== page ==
Pet Allergies: Keep Your Pets and Get Rid of Your Allergies

Don't leave your furry friend out in the cold.
Don't leave your furry friend out in the cold.
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For many people, adding a dog or cat to the family unit is an important part of creating a life. That is, until the allergies come. Allergies are basically the body's way of guarding against harmful invaders. People fight sickness with their immune system, but if your disease-fighting guard works overtime, it can lead to allergies stemming from normally benign proteins from pet dander.

So what exactly is dander? It's dead skin that your pet has shed. It sits in his fur and gets on the floors and furniture in your home. In fact, the hair itself isn't the allergen -- it's the dander that does the damage.

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Living with pet allergies is a fact of life for a lot of people, whether it's because they just can't bear to live without the companionship of a cat or dog, or because friends and relatives keep pets. A lot of pet lovers have allergies, and the good news is that that when your allergist recommends you get rid of your pets (true story), you can ignore him, because there are some ways that you can minimize the effects of having your main allergen as a snuggle buddy.

Minimizing Pet Allergies

Cats, dogs, hamsters and basically any other animal with fur will shed dander in your home. Bird lovers, you should also know that your caged pet has dander it sends flying into the air. If you suffer from allergies from the proteins in this dander, then you'll likely have a red, stuffy nose, itchy throat and skin, sneezing and wheezing. More severe reactions can include asthma, coughing and shortness of breath.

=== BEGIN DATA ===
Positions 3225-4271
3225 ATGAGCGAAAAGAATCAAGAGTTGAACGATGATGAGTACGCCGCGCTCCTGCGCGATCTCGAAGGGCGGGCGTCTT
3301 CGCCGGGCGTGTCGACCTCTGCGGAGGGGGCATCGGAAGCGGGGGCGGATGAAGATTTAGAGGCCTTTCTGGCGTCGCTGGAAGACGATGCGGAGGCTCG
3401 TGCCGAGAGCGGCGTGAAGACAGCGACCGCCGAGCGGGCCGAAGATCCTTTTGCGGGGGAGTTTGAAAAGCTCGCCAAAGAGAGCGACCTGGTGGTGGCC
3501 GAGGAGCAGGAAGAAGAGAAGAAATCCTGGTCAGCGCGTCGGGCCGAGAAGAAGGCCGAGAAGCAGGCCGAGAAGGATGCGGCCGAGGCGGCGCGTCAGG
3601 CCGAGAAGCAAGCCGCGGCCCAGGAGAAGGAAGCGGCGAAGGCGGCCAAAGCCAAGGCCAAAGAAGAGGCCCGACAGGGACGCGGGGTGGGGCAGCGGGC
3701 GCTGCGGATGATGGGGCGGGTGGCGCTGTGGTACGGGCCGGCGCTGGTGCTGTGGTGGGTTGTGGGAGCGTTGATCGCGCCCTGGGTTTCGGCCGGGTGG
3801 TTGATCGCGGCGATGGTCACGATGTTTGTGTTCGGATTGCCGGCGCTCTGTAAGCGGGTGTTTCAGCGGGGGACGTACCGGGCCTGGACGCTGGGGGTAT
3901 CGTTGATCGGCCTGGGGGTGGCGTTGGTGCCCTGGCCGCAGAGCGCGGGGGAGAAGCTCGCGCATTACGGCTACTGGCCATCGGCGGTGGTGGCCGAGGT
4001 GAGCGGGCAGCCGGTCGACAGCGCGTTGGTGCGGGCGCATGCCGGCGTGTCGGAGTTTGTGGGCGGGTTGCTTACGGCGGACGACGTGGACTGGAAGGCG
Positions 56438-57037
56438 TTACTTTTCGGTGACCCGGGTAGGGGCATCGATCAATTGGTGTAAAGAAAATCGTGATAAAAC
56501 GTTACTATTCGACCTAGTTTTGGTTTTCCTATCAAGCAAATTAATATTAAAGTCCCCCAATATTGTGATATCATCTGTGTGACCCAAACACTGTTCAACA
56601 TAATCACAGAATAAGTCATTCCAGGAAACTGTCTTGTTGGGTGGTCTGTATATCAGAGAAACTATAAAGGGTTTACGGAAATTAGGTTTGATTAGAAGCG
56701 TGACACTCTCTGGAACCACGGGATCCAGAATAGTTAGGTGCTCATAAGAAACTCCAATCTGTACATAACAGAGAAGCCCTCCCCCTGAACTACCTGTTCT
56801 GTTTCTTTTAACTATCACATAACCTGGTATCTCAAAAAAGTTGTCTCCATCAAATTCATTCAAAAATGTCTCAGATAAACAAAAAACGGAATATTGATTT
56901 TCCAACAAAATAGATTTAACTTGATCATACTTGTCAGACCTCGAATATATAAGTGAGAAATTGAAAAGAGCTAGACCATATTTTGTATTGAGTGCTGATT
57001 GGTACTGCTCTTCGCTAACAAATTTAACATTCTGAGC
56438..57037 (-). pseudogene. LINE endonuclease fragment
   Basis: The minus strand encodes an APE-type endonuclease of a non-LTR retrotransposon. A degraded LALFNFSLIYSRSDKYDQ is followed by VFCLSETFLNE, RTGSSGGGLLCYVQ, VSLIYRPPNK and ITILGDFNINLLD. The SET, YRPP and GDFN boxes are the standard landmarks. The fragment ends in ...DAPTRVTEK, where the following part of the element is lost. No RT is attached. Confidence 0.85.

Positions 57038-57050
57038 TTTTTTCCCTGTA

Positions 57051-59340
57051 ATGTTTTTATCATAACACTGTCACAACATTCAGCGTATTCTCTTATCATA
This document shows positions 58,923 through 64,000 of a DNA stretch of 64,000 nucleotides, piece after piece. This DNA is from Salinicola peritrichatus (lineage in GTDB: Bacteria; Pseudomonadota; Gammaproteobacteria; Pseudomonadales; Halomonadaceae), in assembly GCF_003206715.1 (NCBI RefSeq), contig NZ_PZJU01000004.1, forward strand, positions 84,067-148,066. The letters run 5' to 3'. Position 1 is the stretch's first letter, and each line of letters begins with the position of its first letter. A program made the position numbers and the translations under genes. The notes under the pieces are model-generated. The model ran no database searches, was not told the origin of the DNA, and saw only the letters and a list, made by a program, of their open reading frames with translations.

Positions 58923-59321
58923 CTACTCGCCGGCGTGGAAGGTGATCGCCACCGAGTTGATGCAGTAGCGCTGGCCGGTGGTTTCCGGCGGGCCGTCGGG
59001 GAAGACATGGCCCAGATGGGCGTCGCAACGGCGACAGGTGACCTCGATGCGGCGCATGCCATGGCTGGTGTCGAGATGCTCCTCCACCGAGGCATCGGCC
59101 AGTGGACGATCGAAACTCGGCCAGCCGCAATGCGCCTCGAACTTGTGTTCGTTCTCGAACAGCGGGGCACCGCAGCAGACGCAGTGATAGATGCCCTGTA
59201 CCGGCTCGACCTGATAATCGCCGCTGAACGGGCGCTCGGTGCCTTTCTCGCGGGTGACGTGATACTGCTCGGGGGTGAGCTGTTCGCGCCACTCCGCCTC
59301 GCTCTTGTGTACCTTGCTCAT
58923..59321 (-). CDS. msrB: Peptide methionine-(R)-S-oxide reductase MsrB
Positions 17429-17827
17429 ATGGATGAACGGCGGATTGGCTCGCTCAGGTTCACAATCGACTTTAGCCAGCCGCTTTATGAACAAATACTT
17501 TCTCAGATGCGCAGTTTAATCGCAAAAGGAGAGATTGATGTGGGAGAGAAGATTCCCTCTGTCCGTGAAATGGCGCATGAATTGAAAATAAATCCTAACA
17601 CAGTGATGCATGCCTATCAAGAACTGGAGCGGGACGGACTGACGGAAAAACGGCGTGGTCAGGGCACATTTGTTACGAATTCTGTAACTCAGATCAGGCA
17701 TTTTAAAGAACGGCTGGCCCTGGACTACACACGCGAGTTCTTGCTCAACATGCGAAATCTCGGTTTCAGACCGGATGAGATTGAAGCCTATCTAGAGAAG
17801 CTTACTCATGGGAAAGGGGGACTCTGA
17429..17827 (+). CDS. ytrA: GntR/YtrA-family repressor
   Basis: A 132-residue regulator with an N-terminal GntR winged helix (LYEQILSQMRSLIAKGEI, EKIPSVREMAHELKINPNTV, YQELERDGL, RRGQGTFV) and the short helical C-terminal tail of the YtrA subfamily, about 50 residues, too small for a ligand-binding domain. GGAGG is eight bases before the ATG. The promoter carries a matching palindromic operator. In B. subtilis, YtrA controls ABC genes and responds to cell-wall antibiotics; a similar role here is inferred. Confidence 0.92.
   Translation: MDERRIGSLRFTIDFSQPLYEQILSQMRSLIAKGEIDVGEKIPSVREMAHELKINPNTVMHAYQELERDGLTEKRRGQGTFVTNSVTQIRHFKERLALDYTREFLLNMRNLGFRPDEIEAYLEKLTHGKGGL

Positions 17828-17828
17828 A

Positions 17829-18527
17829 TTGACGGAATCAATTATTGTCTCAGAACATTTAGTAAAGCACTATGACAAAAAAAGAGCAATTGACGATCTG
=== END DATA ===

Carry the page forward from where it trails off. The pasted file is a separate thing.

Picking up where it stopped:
Fortunately, there are some ways you can help minimize the allergic reaction you're likely to have your whole life. One great way to cut down on your suffering is by designating your bedroom a pet-free zone. Spending seven to nine hours a night face down in a pillow your cat has been on all day is a recipe for an allergy attack.

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HEPA filter systems are also a must for pet owners with allergies. These filters can be room size or larger for your whole house, depending on how much money you want to spend. They filter out the smallest particles from the air, from dust mites and pollen to, of course, pet dander. Keep in mind that with home filters, you generally get what you pay for. The more expensive the unit, the more square footage it will clean.

Keeping up with the housework is another must for allergic pet owners. Try to vacuum at least every other day to keep pet hair in check. Keep your bedding changed and try to clean the areas where your pets tend to hang out the most a few times a week. Keeping your hands washed will also help your symptoms.

Aside from these in-home treatments, you should also consider medication to help you out. Over-the-counter varieties can help with minor flare ups and reactions, but if you really want to minimize your body's reaction, you should consider beginning an allergy shot treatment plan. Shots can help build up your natural resistance to certain allergens. Keep in mind that shots can take up to five years or more to become fully effective.

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Sources

  • "Pet Allergies." Aafa.org. (June 23, 2011). http://www.aafa.org/display.cfm?id=9&sub=18&cont=236
  • "Pet Allergies: Making It Work." Webmd.com. (June 23, 2011). http://pets.webmd.com/features/pets-allergies?page=2
  • "Pet Allergy Definition." Webmd.com. (June 23, 2011). http://www.mayoclinic.com/health/pet-allergy/DS00859
  • Wald, Jeff and Lundgren, Linnea. "How to Relieve Pet Allergies." (June 23, 2011). https://health.howstuffworks.com/diseases-conditions/allergies/animal-allergies/how-to-relieve-pet-allergies.htm